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Office 365 cloud services encounter turbulence
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Microsoft Office 365 cloud services are gaining momentum and projected to be the future leader in cloud computing deployments, according to one survey. But getting up there won't be easy. An Office 365 migration to the cloud requires moving content and collaboration applications, which compels organizations to retool processes and prep content for migration. In many cases, Microsoft customers aren't ready for the cloud, or they're forced to keep their data on premises because of compliance requirements, industry regulations or data security issues. But that hasn't stopped Microsoft from introducing new cloud-based enterprise content management and collaboration tools that are viewed by some as a step forward and by others as simply overlapping SharePoint's features.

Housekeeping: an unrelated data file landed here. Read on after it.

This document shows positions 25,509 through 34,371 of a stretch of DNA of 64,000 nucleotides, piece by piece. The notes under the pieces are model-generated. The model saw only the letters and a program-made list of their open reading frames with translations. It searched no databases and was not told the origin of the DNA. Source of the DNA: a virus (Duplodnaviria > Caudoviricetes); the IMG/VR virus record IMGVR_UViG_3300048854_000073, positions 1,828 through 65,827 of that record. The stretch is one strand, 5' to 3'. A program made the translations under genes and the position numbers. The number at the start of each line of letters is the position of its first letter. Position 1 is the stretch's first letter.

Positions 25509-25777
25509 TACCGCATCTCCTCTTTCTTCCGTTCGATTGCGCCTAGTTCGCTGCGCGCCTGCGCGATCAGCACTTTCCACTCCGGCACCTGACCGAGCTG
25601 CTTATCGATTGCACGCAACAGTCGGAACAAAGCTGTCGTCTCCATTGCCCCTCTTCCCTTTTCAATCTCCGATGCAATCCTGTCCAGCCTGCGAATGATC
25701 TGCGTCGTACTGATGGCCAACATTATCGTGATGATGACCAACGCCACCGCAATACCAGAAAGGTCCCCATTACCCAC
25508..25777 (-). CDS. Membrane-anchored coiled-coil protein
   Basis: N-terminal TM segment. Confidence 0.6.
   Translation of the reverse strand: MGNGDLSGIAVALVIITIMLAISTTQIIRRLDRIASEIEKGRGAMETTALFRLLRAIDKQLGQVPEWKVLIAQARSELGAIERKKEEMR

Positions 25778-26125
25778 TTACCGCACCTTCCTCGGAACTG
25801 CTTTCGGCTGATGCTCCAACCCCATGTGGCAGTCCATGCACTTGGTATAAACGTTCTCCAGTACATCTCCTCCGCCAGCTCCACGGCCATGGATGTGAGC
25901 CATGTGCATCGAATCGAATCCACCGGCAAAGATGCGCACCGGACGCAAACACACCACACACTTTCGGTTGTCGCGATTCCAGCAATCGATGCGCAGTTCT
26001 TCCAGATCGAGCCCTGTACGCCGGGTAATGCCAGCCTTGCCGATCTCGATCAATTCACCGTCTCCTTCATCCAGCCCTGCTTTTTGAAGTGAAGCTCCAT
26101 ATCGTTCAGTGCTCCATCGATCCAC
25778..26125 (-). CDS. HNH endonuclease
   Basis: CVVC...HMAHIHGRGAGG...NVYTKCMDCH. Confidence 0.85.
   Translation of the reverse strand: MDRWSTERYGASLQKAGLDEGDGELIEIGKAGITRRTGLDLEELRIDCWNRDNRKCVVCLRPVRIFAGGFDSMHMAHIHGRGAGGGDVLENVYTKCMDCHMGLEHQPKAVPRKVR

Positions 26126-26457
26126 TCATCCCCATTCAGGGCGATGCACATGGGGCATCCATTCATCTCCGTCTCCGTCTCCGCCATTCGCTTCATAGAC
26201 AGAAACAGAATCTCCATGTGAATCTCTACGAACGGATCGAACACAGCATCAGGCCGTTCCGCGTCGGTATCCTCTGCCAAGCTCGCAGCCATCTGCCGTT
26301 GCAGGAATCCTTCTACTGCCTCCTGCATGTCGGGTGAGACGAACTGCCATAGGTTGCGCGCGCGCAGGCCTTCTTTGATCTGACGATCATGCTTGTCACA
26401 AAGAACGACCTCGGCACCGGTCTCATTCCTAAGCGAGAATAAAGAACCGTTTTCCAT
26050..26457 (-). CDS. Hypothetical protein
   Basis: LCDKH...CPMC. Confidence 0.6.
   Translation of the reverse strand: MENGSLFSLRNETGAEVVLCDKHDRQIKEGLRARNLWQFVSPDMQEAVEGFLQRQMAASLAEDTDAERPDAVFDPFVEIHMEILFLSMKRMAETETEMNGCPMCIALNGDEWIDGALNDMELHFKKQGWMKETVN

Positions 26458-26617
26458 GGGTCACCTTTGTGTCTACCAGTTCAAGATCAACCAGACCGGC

In this three-part handbook, industry analyst and consultant Peter O'Kelly suggests that migrating to Office 365 cloud services makes sense for companies trying to keep pace with the next phase of cloud-based document sharing and collaboration. But at times, the migration may not be pretty. Nathan Lamb then writes that Microsoft needs to straddle the line by keeping on-premises customers happy while offering viable cloud-based alternatives. And since Microsoft's entry into cloud computing depends on the success of Office 365 and its productivity tools, Lamb and executive editor Lauren Horwitz present the unabashed opinions of leading Microsoft product analysts, who dissect some of Office 365's latest cloud-based product offerings.
Table Of Contents
- The good, bad and ugly of 365 migration
- Microsoft pushes 'cloud-first' approach
- Potholes located on the 365 roadmap
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